If, in 30 days, the stock rises or falls above the premium fee of $3, you are safe and making profits. 

However, if the stock price rises or falls by less than premium fee ($97 < stock price < $103), you will be at a loss. 

Although chances of success are greater with straddle strategy, in effect, it is more costly than the strangle option.

Moving forward with our example, let’s keep strangle strategy on the test. 

Since strike prices for call and put options are different in strangle, we will strike call for $105 and put for $95, with a premium fee of $1.50. 

For you to reach the break-even point, the stock price must rise to $106.5 ($105 + $1.5) or fall to $93.5 ($95 – $1.5).

Let’s say the stock price falls to $94 before reaching the expiration date. 

The put profit will account for $1, while the loss from call will be the amount of the premium fee, which is $1.5.

Despite the stock price falling below the put strike price, you will make a total loss of $0.5 ($1 – $1.5). 

So, while the strangle options strategy is cheaper than straddle, the success ratio is below 50%.

Overall, regardless of the success rate, there are some risks attached to both strategies.

Long Straddles vs. Strangles: Assessing the Risks

IV Drops

The biggest risk attached to either of these strategies is the post-earnings volatility crush or IV drops. 

When a trader holds a straddle or strangle option while watching the stock move, it’s not easy to let go of the option and take whatever profit has been generated. 

However, when the news is out, the volatility gets hit and falls as it reaches the expiration date, resulting in losing all the earnings. 

So, while considering the risks, you must keep the pricing and its dynamics in mind.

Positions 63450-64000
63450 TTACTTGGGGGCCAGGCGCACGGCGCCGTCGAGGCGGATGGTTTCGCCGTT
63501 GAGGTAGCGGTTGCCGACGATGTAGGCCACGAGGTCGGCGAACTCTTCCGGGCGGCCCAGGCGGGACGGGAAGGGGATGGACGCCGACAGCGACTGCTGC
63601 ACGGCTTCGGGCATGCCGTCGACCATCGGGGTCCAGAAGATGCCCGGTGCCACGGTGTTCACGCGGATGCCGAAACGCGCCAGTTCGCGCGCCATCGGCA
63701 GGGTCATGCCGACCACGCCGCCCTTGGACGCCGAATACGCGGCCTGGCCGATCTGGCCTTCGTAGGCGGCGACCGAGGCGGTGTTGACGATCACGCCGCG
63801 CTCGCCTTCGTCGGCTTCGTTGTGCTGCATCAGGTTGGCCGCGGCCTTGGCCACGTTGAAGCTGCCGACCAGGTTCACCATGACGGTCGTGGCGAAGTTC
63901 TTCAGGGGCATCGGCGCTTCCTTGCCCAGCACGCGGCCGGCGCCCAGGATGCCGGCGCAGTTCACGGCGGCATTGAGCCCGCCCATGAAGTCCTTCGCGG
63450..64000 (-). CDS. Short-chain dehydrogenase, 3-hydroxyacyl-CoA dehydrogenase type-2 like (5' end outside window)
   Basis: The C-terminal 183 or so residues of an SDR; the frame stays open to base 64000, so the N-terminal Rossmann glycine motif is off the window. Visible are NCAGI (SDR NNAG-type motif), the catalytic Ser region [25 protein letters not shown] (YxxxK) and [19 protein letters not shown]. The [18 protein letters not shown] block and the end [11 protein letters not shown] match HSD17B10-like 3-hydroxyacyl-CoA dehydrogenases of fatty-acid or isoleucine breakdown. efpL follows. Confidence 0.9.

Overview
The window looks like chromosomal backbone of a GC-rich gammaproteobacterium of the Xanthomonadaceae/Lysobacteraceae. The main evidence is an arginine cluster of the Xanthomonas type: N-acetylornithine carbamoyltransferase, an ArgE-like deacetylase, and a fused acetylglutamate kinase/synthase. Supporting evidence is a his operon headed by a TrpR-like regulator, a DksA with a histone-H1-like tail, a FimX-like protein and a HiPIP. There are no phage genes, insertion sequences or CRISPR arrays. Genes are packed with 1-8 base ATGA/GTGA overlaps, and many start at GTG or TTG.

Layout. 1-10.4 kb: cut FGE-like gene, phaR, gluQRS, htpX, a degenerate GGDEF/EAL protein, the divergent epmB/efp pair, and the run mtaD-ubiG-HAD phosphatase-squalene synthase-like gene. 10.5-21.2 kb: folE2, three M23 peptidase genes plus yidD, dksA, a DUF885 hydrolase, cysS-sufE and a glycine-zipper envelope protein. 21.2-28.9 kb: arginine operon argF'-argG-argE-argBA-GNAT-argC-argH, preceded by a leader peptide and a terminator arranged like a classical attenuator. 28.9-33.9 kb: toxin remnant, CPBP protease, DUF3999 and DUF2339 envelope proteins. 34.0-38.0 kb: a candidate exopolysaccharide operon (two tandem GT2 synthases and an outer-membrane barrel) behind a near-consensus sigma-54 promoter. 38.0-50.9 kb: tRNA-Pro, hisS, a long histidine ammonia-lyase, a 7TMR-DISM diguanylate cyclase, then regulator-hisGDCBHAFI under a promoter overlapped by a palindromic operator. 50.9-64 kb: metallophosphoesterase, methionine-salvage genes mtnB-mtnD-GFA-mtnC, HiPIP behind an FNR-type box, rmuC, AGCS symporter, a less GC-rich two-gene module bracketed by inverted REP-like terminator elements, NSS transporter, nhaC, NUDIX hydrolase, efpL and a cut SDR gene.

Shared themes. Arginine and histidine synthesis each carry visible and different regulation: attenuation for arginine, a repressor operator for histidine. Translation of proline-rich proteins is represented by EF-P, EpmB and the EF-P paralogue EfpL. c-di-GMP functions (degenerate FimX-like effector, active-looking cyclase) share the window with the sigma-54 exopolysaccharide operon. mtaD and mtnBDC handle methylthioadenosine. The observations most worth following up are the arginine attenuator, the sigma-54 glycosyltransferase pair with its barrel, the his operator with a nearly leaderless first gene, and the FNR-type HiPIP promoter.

Time Decay

Time decay, otherwise known as theta, is a shared enemy between both straddle and strangle option strategies. 

Time decay is one of the major causes of losses, especially if the stock price remains stable.

That’s because, as time passes by, the value of the options decays, and unless the stock experiences a significant price movement, the chances of making a profit become very thin. 

Therefore, holding an option for an extended period is not really a great strategy.

The Bid-Ask Spreads

The Bid-Ask spread impacts the cost of entering and exiting straddle and strangle options.

Bid is the maximum price an investor or a trader is willing to pay for purchasing an option, while the Ask is the minimum price a seller is going to accept. 

The gap between these two prices, bid and ask, is known as the Spread. 

When trading with straddles or strangles options, a wider bid-ask spread can lead to higher transaction costs, which reduces profits. 

Therefore, to avoid this risk, you should aim to enter and exit options when the spread is narrow. 

Also, note that wider bid-ask spreads make it difficult to execute trades at desired prices, impacting overall performance.

The Bottom Line 

So, options straddles vs. strangles, which is better?

Both of these are advanced options strategies, which allow investors to make a profit by anticipating the volatility of a stock.

Choosing which one is best between both depends on how you approach the earnings reports. 

That, in turn, depends on how you, as a trader, view market objectives and tolerate risks. 

Now that you know how both these work, the only things you need to take care of are the risks you’re willing to take and the risks involved, i.e., IV drops, time decay, and bid-ask spreads.

Overall, you should opt for straddles when you’re unclear as to which direction the stock price will move in and strangles when you know the stock will move in some direction but still want to remain protected. 

If you still have any questions regarding the subject, feel free to reach out to us here or check out our dedicated resources here.

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All the information made available here is generally provided to serve as an example only, without obligation and without specific recommendations for action. It does not constitute and cannot replace investment advice. We therefore recommend that you contact your personal financial advisor before making a purchase decision.